The proteomes of individual cell types display paralog abundance, as measured by the value of α, comparable to that of the yeast S. cerevisiae
Members of a gene family often display complementary expression patterns. In other words, they often do not coexpress in the same cells. A specific cell type might express only a portion of a gene family, leading to lower paralog abundance in the cells relative to the whole proteome of a multicellular organism. We are therefore interested in whether this can be investigated in a quantitative manner. To achieve this task, we need gene-expression datasets for a spectrum of specific cell types, often termed gene-expression atlas. Fortunately, the sets of expressed genes have been published for a wide collection of C. elegans cells (15,16), providing an ideal system to accomplish this task. To our knowledge, this is the best dataset generated from specific cell types. Other datasets, such as the bovine gene-expression atlas (24), were always generated using whole tissues, which are mixture of many distinct cell types instead of homogeneous cell populations.
A total of 12 of the C. elegans gene-expression datasets, as discussed in ‘Materials and Methods’ section, were used in this study (Table 1). Many of them represent specific cell types. Additionally, C. elegans gonad and gut, even though whole organs, are comprised of highly homogeneous cells. All gonad cells originate from two cells, Z1 and Z4, in L1 larva stage; all gut cells are epithelial cells and derive from a single progenitor cell, such that the clonal proliferation of one cell constitutes the whole organ (25). Thus, the cells whose gene-expression datasets were used in this study represent either specific cell types or highly homogeneous cell populations. These cell populations will be referred to, for the sake of convenience, as cell types in the rest of this paper with one exception—the pharynx; the C. elegans pharynx is comprised of a number of different cell types. However, gene-expression datasets of two of them—the pharyngeal marginal and gland cells—were also used in this study (Table 1). Inclusion of the whole pharynx data, as discussed below, helped with interpretation of our analysis results.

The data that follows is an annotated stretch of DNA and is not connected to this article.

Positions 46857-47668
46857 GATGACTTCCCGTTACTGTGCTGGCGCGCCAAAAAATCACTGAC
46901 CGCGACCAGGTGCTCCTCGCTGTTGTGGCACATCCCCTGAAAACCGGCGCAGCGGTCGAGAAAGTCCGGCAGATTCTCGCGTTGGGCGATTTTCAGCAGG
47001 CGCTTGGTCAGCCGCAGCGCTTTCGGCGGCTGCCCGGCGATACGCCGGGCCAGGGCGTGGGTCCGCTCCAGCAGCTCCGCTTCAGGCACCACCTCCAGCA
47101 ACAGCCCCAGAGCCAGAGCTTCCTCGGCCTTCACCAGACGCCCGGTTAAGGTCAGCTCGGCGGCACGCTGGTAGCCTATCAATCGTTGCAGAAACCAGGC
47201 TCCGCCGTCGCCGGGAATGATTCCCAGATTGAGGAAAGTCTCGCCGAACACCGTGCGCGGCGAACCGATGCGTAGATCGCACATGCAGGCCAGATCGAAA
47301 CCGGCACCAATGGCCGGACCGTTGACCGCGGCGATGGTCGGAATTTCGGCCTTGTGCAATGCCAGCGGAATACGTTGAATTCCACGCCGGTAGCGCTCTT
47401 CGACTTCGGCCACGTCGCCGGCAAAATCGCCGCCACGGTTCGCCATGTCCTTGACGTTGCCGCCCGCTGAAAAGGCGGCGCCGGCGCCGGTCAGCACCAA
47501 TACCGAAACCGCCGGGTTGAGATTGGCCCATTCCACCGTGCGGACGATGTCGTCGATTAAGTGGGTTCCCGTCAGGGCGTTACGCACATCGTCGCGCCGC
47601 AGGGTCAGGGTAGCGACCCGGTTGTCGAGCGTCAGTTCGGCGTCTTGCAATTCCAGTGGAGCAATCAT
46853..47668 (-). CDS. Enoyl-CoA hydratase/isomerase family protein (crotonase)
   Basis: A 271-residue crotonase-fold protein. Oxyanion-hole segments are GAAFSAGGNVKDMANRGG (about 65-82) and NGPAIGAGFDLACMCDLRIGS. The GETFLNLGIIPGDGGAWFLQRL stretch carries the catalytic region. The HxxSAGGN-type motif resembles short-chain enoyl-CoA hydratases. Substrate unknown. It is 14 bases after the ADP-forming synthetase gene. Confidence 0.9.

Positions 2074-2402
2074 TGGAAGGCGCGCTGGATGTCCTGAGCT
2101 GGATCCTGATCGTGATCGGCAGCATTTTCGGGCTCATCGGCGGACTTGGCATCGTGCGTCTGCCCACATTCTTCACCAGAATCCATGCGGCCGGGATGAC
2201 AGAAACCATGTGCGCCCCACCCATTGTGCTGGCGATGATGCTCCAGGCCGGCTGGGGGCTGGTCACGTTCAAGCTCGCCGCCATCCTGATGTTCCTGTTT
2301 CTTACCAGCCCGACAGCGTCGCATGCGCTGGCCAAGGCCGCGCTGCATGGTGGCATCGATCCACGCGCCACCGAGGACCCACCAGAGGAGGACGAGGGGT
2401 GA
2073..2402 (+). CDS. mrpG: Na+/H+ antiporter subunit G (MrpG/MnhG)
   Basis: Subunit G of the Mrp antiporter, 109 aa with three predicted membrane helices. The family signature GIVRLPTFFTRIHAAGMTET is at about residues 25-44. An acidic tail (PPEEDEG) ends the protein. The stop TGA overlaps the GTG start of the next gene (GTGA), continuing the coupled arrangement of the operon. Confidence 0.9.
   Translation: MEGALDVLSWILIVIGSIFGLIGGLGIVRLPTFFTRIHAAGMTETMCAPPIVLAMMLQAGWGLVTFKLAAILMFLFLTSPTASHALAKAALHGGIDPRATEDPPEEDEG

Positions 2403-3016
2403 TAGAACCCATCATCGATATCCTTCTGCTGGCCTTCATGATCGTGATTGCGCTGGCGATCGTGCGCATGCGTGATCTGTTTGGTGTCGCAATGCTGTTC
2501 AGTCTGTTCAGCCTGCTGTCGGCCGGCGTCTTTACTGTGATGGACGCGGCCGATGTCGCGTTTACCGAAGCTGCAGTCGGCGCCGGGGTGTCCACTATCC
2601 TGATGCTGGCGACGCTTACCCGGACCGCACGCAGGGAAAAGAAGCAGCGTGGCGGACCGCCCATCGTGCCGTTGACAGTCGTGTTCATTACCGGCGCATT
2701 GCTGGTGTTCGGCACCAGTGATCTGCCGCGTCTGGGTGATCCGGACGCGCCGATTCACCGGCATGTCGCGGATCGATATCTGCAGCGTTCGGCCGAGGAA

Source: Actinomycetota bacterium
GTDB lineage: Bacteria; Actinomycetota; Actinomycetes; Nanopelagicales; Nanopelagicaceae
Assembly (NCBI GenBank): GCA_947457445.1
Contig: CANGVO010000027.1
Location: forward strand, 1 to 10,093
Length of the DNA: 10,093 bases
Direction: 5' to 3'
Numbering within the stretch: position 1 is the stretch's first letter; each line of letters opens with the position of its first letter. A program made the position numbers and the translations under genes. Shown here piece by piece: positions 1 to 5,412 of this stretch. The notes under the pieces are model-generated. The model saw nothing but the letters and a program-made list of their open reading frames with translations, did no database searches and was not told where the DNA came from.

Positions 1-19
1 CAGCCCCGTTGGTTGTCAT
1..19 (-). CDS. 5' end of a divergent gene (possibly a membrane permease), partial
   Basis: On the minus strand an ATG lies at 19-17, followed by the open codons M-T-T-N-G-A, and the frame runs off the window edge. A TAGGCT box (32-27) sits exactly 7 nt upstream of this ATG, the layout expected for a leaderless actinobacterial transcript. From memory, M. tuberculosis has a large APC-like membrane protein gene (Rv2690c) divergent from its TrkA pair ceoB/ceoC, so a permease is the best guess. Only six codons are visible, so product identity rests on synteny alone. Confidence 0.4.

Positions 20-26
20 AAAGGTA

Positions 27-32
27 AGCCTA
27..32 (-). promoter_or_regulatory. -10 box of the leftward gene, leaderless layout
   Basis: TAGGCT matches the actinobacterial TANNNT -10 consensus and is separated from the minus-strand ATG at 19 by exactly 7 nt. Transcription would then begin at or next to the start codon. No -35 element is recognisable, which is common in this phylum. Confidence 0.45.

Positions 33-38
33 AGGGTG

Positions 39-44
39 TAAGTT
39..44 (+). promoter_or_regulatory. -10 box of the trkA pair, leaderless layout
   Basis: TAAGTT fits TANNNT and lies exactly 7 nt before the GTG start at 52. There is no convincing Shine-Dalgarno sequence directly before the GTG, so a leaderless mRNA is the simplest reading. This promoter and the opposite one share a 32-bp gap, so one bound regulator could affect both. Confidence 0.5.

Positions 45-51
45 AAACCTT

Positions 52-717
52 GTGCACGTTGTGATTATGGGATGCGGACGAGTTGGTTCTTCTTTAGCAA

It was expected that individual C. elegans cell types expressed only a portion of all members of a large paralog family; as discussed above, paralogs often display complementary expression patterns and do not coexpress in the same cell. Therefore, each individual proteomes of the 12 cell types should have lower paralog abundance. We tested whether this can be quantified by changes in the value of the power-law parameter α.
In order for us to use the value of α, the power law needs to apply to paralog count distribution in the proteomes of specific cell types. As shown in Figure 2A and B, this is true in C. elegans cilia and gut proteomes. The proteomes of all other cell types gave the same results (data not shown). Strikingly, the values of α are higher for all cell types (Table 1). They fall within a tight range and were comparable to that of the S. cerevisiae proteome (Figure 2C). This is true regardless of whether alternative splicing is considered in paralog count calculation.